Winnipeggers gathered in the cold outside of the Winnipeg Police Headquarters Friday morning to demand justice after a police shooting left a newcomer to Canada dead.
Machuar Madut, 43, was shot and killed in his apartment last Saturday after a confrontation with police. Madut was South Sudanese and community members say he had struggled with mental health issues.
Madut had come to Canada from Sudan with his family in 2003.
About a hundred people were present at the rally, some holding signs and some wearing shirts with Madut’s face and name printed.
The gathering was hosted by the Council of South Sudanese Community of Manitoba Inc. and Black Space Winnipeg. Speakers and the crowd chanted “Black lives matter” and “We want justice.”
Black Space Winnipeg founder and president Alexa Potashnik said the gathering was organized to send a message to Winnipeg police.
“We’re demanding answers and justice,” she said in an interview.
“We have no information, the articles that are coming out online are sketchy, we don’t know all of the details, and we need answers to know what actually happened so we can get justice for Machuar’s life.”
This was the third police-involved shooting of 2019.
Organizers at the rally said they want an independent investigation into the shooting and for police to publicly identify the officer who killed Madut.
“These things don’t happen only in the United States of America, these things happen on the streets of Winnipeg,” rally organizer Sandy Deng said.
Women’s Health Clinic executive director Nadine Sookermany connected the shooting to incidents of race-based brutality happening across the border – particularly the case of Trayvon Martin, an African-American 17-year-old who was shot and killed while walking through a Florida neighbourhood. The man who shot him was eventually found not guilty.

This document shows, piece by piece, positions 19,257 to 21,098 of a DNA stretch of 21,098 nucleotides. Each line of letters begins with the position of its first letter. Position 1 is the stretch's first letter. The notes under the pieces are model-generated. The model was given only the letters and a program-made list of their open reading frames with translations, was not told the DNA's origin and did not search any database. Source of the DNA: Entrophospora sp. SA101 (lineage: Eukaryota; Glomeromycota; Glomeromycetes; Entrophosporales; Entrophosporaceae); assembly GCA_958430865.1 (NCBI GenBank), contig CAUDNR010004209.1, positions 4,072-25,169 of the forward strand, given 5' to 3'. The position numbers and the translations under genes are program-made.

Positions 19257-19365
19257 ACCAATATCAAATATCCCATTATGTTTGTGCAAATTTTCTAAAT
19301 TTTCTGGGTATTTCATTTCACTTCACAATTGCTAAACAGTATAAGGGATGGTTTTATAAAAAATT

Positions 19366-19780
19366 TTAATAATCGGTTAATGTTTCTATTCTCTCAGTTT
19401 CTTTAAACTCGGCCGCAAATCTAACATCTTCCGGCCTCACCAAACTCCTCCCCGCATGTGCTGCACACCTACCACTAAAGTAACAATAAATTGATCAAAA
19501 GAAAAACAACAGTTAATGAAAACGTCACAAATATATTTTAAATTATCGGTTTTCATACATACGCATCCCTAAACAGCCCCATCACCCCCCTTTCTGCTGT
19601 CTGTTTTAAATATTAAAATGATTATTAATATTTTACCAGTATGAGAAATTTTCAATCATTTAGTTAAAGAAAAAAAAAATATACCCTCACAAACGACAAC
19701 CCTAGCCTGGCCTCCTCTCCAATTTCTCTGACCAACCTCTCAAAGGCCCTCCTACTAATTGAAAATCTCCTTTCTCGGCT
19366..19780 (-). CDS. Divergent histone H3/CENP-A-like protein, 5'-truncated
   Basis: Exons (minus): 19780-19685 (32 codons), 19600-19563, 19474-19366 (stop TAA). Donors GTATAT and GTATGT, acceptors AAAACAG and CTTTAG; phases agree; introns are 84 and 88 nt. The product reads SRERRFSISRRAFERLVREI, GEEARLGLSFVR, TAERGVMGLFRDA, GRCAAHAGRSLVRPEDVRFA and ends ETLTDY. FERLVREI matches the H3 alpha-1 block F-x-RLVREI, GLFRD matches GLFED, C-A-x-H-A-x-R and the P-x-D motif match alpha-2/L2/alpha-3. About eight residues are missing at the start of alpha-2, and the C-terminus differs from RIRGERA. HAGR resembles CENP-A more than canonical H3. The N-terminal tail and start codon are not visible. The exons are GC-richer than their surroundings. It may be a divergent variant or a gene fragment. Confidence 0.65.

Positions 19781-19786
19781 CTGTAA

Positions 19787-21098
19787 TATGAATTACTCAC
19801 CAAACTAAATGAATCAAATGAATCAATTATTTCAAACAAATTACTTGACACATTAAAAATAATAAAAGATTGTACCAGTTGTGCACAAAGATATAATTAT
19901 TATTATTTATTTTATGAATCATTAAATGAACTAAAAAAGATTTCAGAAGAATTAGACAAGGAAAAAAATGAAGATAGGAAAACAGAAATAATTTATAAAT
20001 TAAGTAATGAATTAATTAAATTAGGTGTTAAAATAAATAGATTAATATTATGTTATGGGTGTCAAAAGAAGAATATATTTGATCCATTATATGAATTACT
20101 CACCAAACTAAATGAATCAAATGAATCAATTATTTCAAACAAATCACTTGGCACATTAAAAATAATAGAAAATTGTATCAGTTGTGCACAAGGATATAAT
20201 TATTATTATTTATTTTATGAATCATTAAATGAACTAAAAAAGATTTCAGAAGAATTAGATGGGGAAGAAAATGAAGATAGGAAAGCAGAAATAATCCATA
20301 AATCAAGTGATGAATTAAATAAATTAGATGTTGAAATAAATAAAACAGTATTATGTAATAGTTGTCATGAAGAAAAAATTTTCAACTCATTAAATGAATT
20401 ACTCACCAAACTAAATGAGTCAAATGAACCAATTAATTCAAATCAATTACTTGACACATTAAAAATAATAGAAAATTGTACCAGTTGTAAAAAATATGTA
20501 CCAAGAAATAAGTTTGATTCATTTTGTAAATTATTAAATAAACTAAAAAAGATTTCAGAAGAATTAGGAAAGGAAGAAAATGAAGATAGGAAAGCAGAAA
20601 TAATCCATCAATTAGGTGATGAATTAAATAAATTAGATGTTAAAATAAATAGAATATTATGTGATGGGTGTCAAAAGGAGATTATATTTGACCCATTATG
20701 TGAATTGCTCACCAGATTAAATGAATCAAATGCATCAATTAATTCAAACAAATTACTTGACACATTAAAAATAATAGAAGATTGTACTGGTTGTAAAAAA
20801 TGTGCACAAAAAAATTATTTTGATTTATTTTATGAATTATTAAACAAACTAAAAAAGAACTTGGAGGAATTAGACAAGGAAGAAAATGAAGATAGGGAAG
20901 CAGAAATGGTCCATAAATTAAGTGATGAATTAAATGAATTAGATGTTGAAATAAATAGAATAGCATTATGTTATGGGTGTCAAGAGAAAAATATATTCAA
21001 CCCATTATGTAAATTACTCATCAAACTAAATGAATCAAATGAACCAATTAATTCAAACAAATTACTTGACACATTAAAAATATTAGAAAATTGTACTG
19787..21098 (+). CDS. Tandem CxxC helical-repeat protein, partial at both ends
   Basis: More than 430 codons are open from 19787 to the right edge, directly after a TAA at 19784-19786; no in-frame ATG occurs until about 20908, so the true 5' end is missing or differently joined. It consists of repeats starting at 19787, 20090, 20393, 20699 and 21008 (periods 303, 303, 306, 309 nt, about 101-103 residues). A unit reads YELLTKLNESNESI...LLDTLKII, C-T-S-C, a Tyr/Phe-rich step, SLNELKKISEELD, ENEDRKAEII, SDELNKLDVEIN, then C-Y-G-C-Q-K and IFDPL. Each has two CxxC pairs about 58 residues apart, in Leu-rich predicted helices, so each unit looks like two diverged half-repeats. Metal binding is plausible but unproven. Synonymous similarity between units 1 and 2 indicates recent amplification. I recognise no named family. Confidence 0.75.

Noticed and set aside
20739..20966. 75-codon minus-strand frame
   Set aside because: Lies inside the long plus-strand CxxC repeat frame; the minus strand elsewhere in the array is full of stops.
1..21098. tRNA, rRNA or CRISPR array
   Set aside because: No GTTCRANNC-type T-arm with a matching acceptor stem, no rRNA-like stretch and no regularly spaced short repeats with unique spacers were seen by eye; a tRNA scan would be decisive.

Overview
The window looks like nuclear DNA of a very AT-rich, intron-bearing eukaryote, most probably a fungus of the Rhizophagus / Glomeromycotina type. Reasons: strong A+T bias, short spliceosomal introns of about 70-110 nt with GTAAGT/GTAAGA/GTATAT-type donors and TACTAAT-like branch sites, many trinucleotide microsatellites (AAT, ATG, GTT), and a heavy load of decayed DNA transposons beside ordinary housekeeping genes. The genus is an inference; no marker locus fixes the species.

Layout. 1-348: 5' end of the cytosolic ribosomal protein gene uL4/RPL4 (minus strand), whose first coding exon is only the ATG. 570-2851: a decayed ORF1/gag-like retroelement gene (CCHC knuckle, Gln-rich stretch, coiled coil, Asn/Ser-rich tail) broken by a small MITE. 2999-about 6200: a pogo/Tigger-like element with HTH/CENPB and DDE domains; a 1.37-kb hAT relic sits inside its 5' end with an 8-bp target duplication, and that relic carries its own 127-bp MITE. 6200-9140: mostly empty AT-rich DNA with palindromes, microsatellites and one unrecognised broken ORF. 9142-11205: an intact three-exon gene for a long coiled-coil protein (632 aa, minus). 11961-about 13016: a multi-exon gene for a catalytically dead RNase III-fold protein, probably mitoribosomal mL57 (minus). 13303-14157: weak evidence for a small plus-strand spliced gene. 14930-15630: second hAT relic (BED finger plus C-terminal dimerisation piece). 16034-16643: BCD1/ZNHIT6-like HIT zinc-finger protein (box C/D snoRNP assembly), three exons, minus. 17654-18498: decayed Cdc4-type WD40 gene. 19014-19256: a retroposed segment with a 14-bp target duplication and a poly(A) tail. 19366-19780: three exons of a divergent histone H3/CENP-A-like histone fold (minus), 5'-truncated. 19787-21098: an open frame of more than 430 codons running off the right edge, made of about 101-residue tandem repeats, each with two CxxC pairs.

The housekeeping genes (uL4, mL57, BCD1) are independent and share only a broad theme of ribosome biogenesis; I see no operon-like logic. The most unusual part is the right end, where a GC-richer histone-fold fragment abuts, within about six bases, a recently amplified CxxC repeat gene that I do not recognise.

“Seven years ago, almost to the day, Trayvon Martin was shot,” she said at the rally.
“Seven years ago, and nothing has changed. Nothing has changed. And so I think it’s important that we make the connections between race, immigration, language and all of the barriers that Machuar experienced here in this city. And the Winnipeg Police do not understand.”
Potashnik said Madut’s death could have been avoided, and that police had acted on “the manifestation of anti-blackness.”
“If they saw him as a threat, why did they see him as a threat?” she said.
“We have to ask these questions. There could have been a million other scenarios they could have done, but the first thing that they did was use excessive force. And that’s why we’re here to say that that’s not right.”